Ezra Hill chats about his 100-plus years in Baltimore

At 108, Ezra Hill's sharp memory is full of stories.
At 108, Ezra Hill's sharp memory is full of stories. (Kevin Richardson / Baltimore Sun)

Ezra E. Hill Sr. steps into the room wearing a dark suit and tie and soon casually remarks that he’s a 1931 graduate of Frederick Douglass High School. His Maryland driver’s license indicates that he was born in 1910.

There’s no reason to argue if he’s 105 or 108. Ezra Hill does not look it. His face is smooth and unlined, and despite some hearing loss, he recounts the details of his amazing life. He’s been a successful Oldtown merchant, fought in World War II and landed at Normandy, and enjoyed his encounters with Dr. Martin Luther King Jr., Malcolm X and Muhammad Ali.


As a young man in Baltimore in the 1930s, he played center field in the Negro Baseball League. In 1937, his mother lent him $50 to open a Gay Street shoe store after a friend offered the advice: “There are enough doctors and lawyers. You should sell shoes.”

He picked the name Avalon for the store out of a book, he said of the business that lasted into the 1990s. He remained on Gay Street and was once visited by Malcolm X, who advised Hill to “cater to the masses, not the classes.” Hill said he already had learned that lesson and won customers by selling shoes for a dollar down, a dollar a week.

When Martin Luther King Jr. visited Baltimore in the 1960s and drove along Gay Street, a reviewing stand stood outside Hill’s store. Hill met the civil rights leader as he stood on the back of a vehicle. Muhammad Ali visited Avalon shoes on a trip to Baltimore, too.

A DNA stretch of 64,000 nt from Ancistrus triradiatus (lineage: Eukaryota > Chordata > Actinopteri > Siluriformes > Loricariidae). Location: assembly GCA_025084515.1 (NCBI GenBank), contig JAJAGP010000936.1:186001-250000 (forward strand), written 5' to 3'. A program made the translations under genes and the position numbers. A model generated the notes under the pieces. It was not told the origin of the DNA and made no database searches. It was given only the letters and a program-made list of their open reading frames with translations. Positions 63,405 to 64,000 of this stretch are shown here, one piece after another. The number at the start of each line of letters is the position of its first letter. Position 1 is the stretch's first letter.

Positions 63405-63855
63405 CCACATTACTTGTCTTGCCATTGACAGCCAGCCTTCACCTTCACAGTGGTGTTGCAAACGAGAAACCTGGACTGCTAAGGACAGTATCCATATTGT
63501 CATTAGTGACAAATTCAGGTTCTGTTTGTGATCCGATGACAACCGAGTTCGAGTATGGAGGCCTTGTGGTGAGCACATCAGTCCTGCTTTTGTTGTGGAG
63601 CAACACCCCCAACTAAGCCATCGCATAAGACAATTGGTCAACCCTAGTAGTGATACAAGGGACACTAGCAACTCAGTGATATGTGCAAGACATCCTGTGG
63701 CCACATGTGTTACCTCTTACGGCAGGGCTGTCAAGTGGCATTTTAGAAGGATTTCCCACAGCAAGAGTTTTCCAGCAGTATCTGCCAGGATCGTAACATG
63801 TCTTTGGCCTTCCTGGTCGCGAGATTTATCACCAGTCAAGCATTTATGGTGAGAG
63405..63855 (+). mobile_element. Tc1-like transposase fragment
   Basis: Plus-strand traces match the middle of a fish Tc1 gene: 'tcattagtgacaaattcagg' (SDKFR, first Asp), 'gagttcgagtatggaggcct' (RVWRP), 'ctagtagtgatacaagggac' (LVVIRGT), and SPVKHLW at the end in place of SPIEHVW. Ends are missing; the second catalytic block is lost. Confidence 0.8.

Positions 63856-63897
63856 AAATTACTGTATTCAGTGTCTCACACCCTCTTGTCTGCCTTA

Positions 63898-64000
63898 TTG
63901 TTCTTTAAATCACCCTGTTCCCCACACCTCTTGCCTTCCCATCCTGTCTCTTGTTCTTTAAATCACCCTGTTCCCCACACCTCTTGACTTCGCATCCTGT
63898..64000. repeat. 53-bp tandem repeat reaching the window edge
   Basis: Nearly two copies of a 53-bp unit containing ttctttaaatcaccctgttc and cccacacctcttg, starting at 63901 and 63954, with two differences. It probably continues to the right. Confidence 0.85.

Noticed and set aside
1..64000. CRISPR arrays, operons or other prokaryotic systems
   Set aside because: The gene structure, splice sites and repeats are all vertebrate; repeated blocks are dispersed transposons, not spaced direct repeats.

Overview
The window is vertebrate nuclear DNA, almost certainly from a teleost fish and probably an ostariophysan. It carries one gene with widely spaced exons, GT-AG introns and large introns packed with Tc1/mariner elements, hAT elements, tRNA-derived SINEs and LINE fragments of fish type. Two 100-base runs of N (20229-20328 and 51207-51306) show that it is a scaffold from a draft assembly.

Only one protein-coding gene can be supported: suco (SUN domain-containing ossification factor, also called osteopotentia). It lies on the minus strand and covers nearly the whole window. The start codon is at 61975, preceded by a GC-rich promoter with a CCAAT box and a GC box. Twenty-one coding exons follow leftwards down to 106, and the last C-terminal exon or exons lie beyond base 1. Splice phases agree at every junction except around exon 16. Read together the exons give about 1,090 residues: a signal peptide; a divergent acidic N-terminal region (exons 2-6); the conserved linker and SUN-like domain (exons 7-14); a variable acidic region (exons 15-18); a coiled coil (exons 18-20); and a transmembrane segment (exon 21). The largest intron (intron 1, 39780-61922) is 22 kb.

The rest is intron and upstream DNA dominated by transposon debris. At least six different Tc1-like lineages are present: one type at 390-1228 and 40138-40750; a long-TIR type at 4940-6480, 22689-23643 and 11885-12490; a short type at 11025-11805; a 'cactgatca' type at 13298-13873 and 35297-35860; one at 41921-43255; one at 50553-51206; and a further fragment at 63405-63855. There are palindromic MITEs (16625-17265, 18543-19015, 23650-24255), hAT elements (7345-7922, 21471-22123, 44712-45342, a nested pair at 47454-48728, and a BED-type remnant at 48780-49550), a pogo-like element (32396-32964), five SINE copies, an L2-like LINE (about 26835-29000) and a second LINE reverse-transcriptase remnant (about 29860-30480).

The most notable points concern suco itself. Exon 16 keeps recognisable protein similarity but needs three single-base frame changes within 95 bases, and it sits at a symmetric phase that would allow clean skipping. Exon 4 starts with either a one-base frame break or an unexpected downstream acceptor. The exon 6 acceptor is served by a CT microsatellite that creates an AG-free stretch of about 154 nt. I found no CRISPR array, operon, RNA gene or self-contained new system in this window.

When the 1968 riots erupted in the same block as Hill’s store, his business was not looted or damaged. He credits a good working relationship with the Black Panthers and the Congress of Racial Equality.

“The Maryland National Guard put a tent in front of my window,” he said.

During World War II, he enlisted in the Army and found himself on the Queen Mary sailing to England. A few miles out of New York Harbor, the ship was turned back after a report of German submarines. It was Christmas Eve when he returned to port and immediately took off for Baltimore. Another sailing brought him to England, and on D-Day plus 3 — or the third day after the main Allied landing at Normandy, he found himself wading through the waters of the English Channel to land in France.

“I saw the greatest military invasion in the world,” he said. “No one could form an invasion like this but the Americans. It you saw it, you could never forget it.”

A sergeant, he guarded German prisoners of war — and slipped them his candies and cigarette rations.The prisoners made up a name for him, “Le Petit Sergeant.” He remembers how a camp of captured Germans took his pack of Camels, lighted each individual cigarette, passed them around until each prisoner had at least one drag.


While he was in the war zone, a six-ton military truck mistakenly ran over him.

“I remember waking up in a hospital and hearing the driver say, “Doctor, he’s got to be dead because I ran over him.”

And yet Hill recovered with no broken bones, though sometimes he has back pain.

Not long after landing in France, he passed through the town of Saint Lo, where the fatalities of the invasion were brought prior to burial.

“I hope generations will not have to experience the smell of death — the blood — that was in the air that day,” he said.

More recently, he gave up his condominium at the Winthrop House in North Baltimore and lived independently in Forest Park until moving in with his daughter in Catonsville and visiting his son in Owings Mills. He stopped driving about 10 years ago and can be found in the pews of Faith Baptist Church.